Dublin in the 18th Century

1701
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Excerpt from Lewis' Topographical Dictionary of Ireland for the metropolis of Dublin (pub. 1837). For more snapshots of pre-famine local history for Dublin city parishes, see below.

During the period between the revolution and the legislative union, the city increased in an unprecedented manner in extent, wealth, and splendour. The effects are attributable partly to the long period of peace from the former of these eras to the commencement of the American war, but more so to the parliamentary grants which were expended on objects of utility. Afterwards, the regulation which made the lord-lieutenant a fixed resident in Dublin, instead of being a periodical visiter for a few months every second year, when he came over from England to hold a parliament ; the shortening of the duration of these assemblies, the removal of the restrictions by which the national industry and the spirit of commercial speculation had been shackled, combined with the general extension of literature and science throughout the western kingdoms of Europe, tended to promote this effect.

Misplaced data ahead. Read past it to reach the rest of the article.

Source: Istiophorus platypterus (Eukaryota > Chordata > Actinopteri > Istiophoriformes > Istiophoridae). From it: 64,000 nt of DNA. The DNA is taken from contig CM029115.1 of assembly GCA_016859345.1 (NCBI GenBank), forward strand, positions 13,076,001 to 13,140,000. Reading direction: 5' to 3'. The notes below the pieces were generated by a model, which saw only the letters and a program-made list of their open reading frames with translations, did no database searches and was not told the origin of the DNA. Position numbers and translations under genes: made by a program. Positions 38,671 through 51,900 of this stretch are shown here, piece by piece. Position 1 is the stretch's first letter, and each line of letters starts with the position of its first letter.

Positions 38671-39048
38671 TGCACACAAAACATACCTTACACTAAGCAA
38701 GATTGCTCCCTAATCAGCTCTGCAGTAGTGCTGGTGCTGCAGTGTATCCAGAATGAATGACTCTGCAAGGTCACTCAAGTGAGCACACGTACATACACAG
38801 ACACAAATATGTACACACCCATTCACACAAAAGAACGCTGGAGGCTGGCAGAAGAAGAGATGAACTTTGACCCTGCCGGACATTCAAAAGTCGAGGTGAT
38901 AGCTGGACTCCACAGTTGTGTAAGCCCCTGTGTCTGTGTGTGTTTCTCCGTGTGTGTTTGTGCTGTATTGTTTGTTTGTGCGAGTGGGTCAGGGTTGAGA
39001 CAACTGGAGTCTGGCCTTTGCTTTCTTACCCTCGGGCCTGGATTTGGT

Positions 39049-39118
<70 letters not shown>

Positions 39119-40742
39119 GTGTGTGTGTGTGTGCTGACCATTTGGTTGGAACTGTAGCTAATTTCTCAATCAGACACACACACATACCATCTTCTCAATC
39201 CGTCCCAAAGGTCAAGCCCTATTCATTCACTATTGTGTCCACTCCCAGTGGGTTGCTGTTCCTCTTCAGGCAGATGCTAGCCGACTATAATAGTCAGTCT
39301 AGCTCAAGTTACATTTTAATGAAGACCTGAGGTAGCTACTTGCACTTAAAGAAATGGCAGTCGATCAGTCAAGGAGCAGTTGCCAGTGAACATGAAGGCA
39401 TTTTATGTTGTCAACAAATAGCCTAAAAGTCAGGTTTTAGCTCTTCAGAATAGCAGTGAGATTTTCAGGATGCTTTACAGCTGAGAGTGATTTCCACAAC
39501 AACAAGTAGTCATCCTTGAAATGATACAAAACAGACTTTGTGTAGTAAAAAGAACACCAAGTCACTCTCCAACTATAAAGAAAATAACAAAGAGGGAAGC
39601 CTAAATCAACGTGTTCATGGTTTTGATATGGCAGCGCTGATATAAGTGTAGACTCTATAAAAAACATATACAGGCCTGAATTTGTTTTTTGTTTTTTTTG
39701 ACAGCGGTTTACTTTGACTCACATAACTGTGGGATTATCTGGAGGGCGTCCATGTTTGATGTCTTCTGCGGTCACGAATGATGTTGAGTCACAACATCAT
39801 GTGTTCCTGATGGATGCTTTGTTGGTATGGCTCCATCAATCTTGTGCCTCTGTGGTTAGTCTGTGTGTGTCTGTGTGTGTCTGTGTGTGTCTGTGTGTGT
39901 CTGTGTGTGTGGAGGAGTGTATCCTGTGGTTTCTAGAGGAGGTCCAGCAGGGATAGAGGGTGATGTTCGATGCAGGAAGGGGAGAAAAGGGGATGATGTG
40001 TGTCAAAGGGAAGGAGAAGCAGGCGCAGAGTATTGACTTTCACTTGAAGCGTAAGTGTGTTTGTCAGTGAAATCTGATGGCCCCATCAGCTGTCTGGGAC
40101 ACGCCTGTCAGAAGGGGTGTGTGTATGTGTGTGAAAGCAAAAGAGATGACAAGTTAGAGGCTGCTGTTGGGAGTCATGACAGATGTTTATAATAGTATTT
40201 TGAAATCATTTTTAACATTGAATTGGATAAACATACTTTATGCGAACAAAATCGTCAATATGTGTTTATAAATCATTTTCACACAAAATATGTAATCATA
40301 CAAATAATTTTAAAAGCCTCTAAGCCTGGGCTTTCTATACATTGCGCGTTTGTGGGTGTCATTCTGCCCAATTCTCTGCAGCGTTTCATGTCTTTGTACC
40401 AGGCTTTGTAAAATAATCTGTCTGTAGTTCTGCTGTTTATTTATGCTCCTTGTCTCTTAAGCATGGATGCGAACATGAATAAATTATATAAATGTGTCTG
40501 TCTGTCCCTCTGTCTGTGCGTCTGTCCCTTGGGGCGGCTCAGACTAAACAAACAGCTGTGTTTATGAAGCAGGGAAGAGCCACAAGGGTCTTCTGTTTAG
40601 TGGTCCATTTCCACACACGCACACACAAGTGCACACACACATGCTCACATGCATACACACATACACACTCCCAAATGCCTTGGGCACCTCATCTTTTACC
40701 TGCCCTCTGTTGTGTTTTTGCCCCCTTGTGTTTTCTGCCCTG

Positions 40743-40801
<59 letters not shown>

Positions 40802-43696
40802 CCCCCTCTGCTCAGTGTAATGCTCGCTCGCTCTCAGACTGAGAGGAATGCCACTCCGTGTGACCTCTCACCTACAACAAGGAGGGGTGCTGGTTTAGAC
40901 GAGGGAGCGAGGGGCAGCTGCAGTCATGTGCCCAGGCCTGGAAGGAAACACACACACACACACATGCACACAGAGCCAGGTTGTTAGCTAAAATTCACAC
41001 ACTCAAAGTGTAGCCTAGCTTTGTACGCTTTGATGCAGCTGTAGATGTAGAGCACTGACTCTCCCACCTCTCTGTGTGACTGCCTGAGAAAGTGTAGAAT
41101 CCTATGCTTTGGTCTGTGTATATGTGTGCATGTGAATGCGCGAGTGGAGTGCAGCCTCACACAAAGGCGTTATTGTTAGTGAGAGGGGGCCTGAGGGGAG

In 1798, the Leinster provisional committee of the United Irishmen were seized, with all their papers, and Lord Edward Fitzgerald, the chief leader of the insurgents, was arrested, after a desperate conflict with his captors, and lodged in prison, where he shortly after died of his wounds. The following statement will show the increase of population from about the middle of the 17th century till the legislative union : in 1682 the number of inhabitants was 64,483 ; in 1728, 146,075 ; in 1753, 128,570 ; in 1777, 138,208 ; and in 1798, 182,370.

 

 

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